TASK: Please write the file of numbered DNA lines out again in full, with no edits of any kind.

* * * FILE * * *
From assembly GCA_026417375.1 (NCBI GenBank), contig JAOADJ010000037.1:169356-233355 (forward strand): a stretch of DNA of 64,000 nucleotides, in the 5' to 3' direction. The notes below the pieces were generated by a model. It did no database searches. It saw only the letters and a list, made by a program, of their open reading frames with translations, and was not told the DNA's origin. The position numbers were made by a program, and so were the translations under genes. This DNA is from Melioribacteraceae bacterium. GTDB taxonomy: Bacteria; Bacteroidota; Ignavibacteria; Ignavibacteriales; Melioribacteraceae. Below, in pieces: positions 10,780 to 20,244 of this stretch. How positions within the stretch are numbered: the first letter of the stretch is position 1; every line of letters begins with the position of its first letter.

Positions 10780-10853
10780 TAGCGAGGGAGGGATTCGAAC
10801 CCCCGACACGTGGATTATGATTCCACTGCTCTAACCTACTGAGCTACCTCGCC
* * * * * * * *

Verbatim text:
From assembly GCA_026417375.1 (NCBI GenBank), contig JAOADJ010000037.1:169356-233355 (forward strand): a stretch of DNA of 64,000 nucleotides, in the 5' to 3' direction. The notes below the pieces were generated by a model. It did no database searches. It saw only the letters and a list, made by a program, of their open reading frames with translations, and was not told the DNA's origin. The position numbers were made by a program, and so were the translations under genes. This DNA is from Melioribacteraceae bacterium. GTDB taxonomy: Bacteria; Bacteroidota; Ignavibacteria; Ignavibacteriales; Melioribacteraceae. Below, in pieces: positions 10,780 to 20,244 of this stretch. How positions within the stretch are numbered: the first letter of the stretch is position 1; every line of letters begins with the position of its first letter.

Positions 10780-10853
10780 TAGCGAGGGAGGGATTCGAAC
10801 CCCCGACACGTGGATTATGATTCCACTGCTCTAACCTACTGAGCTACCTCGCC